Canada’s Véronik Mallet had a bumpy season last year, beginning with her ISU Challenger Series at 2014 Nebelhorn Trophy where she finished seventh. She then finished 10th at both her Grand Prix events in Canada and France.
“Last year was a hard year for me as I wasn’t able to do what I was doing at home when I was training,” said the 21-year-old, “but I learned not to give up and to keep working hard.”
Her goal at the 2015 Canadian Tire National Skating Championships was to make the podium, and she did it. The skater placed second in the short program, and third in the long and overall.
“I did my best scores in both programs and I felt very confident at that point in of the year,” said Mallet, who later finished 14th at the 2015 Four Continents Championships.
The skater currently trains at the Champions Training Center in Contrecoeur, Que., under Annie Barabé, Maximin Cïoa and Sophie Richard.
“I have trained with them for the past seven years,” said Mallet. “I live in Sept-Iles and it is twelve hours from Contrecoeur, so I have been going there every summer to train with them.”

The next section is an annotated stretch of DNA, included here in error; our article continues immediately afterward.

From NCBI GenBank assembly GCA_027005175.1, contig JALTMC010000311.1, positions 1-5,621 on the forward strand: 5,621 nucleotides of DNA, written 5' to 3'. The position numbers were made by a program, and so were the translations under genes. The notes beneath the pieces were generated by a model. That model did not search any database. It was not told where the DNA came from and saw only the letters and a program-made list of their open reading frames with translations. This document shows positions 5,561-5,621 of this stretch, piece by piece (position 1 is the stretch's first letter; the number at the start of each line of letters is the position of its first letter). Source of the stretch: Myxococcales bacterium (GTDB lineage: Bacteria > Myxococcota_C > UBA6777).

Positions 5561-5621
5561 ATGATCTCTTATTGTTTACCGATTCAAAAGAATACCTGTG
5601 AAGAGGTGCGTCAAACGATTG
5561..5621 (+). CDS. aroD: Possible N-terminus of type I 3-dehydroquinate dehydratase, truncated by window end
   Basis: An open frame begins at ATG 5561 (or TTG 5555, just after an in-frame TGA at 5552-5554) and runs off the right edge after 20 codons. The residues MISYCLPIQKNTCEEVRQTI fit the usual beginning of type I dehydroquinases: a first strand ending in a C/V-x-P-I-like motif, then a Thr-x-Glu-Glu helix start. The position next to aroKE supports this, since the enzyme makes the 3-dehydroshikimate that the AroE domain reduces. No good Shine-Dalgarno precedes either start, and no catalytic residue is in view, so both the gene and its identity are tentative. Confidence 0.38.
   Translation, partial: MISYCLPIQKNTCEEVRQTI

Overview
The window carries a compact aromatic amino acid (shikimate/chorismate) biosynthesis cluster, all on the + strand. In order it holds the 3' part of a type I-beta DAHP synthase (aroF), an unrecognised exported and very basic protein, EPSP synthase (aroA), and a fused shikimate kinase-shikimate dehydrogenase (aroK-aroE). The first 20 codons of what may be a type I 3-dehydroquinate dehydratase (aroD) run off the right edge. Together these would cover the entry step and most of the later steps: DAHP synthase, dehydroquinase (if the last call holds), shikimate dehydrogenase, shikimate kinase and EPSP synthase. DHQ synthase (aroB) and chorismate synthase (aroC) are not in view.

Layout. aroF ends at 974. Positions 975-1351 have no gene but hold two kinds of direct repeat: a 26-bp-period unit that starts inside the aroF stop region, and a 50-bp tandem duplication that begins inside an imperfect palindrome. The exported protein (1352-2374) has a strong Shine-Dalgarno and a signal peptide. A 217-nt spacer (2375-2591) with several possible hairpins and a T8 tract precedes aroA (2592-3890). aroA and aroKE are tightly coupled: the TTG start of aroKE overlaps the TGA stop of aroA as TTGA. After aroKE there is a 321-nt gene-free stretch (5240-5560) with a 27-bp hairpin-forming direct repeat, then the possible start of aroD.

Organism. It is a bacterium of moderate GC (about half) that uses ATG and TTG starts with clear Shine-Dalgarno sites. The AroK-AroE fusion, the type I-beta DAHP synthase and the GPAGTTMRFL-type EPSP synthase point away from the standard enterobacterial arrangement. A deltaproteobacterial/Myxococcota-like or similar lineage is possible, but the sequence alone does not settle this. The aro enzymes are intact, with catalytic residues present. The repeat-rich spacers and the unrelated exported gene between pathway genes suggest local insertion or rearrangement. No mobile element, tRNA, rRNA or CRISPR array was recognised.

Next year, the Quebecoise plans to change rinks and will train in Varennes, which is approximately 35 minutes from Contrecoeur.
The skater began the 2015-16 season with a summer competition in Philadelphia, Penn., but withdrew from the Quebec Summer Championships due to a minor ankle injury which happened a week prior to the event. She is currently competing at the 2015 U.S. Figure Skating Classic which are taking place this week in Salt Lake City, Utah.
“My biggest goal this year is to incorporate my triple toe-triple toe into my short program and my double Axel-triple toe into my long program,” revealed the Canadian bronze medalist. “I tried it for the first time at the Philadelphia summer competition. It was not perfect, but I am happy that I tried it for the first time.”
The skater will be keeping her short program to Chopin’s “Waltz No. 7” from last season, however, her new long program is to “Allegro molto appassionato” from Mendelssohn’s “Violin Concerto in E minor, Op. 64.” Both routines were choreographed by David Wilson.
“My skating in the long program is more mature,” said Mallet. “The program is a new style for me and is more artistically and technically challenging. I have a lot of transitions before and after my elements.”
Mallet, who is currently studying Human Science at CEGEP in Sorel-Tracy, Que., would like to eventually become a professor at a primary school. She would also like to be a figure skating coach.